William Lawless, whose nom de plume was ‘Solar Plexus’, was Australia’s most renowned boxing writer during the sport’s golden years — through the early decades of the 20th century. Before he became boxing editor of the hugely popular Referee newspaper, he practiced the sport under the tutorship of the great Larry Foley, known as the father of Australian boxing; at Foley’s academy, known as the Iron Pot, Lawless boxed with such masters as ‘Young Griffo’ and Peter Jackson. He later became a notable referee.
Lawless played a big role in the career of the legendary Les Darcy, regarded by many as Australia’s finest ever boxer. Soon after he first saw Darcy in action, Lawless proclaimed him as a future champion, and personally urged promoters like ‘Snowy’ Baker to support the youngster. He stood by Darcy publicly when the boxer was subjected to public vilification after he stowed away to the United States during World War I to chase the world middleweight crown. Lawless, who lost his job on the Referee and was fined after defying wartime censorship to send an unofficial letter across the Pacific to Darcy, later wrote a book about Darcy.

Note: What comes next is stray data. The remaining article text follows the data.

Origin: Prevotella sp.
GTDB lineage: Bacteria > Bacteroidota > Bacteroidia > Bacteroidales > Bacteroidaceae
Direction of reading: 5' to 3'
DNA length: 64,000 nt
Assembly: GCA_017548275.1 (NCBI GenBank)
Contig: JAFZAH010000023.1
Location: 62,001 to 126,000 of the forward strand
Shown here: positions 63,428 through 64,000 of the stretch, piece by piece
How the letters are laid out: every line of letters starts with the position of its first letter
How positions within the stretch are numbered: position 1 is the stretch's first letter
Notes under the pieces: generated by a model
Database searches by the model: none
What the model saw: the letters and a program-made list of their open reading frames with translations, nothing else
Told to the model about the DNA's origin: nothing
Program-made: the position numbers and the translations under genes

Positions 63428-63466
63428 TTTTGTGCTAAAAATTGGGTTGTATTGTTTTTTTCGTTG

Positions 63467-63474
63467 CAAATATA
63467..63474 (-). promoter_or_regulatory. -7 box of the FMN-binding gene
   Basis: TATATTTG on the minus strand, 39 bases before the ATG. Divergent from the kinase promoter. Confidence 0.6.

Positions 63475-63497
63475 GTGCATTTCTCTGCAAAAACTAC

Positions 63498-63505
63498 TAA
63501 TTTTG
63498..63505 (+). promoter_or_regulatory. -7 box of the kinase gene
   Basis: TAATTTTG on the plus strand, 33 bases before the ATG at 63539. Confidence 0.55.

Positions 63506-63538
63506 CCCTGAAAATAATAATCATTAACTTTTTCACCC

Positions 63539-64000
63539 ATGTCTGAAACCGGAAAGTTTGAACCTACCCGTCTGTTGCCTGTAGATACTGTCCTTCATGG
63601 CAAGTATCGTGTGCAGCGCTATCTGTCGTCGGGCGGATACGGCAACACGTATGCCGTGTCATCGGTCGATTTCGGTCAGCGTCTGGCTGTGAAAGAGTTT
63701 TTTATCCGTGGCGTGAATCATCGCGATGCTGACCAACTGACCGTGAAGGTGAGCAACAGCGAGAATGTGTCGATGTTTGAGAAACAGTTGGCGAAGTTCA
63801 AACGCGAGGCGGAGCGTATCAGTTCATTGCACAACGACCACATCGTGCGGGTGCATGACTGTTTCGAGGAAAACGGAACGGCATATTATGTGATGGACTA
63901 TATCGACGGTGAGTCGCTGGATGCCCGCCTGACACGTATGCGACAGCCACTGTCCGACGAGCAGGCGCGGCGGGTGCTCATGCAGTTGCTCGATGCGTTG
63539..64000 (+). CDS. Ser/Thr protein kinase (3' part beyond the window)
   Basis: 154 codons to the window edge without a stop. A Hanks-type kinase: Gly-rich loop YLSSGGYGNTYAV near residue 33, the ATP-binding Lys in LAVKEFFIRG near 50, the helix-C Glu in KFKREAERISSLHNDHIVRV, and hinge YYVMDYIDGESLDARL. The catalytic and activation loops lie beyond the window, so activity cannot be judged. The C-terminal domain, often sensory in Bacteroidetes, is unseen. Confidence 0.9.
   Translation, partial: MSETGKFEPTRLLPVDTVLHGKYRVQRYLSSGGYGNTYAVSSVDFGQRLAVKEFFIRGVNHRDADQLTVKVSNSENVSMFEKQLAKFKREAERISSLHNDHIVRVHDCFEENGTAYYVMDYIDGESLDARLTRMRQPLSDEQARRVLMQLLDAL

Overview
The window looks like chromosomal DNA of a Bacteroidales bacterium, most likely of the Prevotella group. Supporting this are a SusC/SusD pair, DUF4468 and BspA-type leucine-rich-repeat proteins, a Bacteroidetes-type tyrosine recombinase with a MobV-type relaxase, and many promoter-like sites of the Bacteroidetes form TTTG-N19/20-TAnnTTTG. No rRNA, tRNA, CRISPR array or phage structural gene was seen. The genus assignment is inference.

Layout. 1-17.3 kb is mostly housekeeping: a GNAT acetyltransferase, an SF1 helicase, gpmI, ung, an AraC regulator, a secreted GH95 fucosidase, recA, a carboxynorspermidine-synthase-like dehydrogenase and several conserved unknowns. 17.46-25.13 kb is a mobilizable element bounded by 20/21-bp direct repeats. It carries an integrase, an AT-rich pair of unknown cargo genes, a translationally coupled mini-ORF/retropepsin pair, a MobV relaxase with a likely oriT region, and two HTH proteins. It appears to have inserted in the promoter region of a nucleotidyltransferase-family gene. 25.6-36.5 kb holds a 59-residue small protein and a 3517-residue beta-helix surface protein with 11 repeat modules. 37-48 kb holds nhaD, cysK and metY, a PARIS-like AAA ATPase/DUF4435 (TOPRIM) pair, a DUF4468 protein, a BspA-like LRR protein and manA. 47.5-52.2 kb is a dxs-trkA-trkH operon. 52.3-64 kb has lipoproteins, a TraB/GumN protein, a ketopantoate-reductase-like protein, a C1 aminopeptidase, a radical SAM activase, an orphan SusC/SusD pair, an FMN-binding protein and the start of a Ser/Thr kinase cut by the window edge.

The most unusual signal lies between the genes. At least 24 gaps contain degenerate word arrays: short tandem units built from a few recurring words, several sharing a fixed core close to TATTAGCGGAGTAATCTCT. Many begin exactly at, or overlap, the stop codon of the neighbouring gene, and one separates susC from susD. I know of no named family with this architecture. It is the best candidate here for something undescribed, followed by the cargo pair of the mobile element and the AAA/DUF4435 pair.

Lawless then wrote for The Sportsman and The Sporting Globe for some years, but rejoined the Referee in 1925. He was among the most colourful and influential sportswriters of his time.
Information courtesy of Harry Gordon.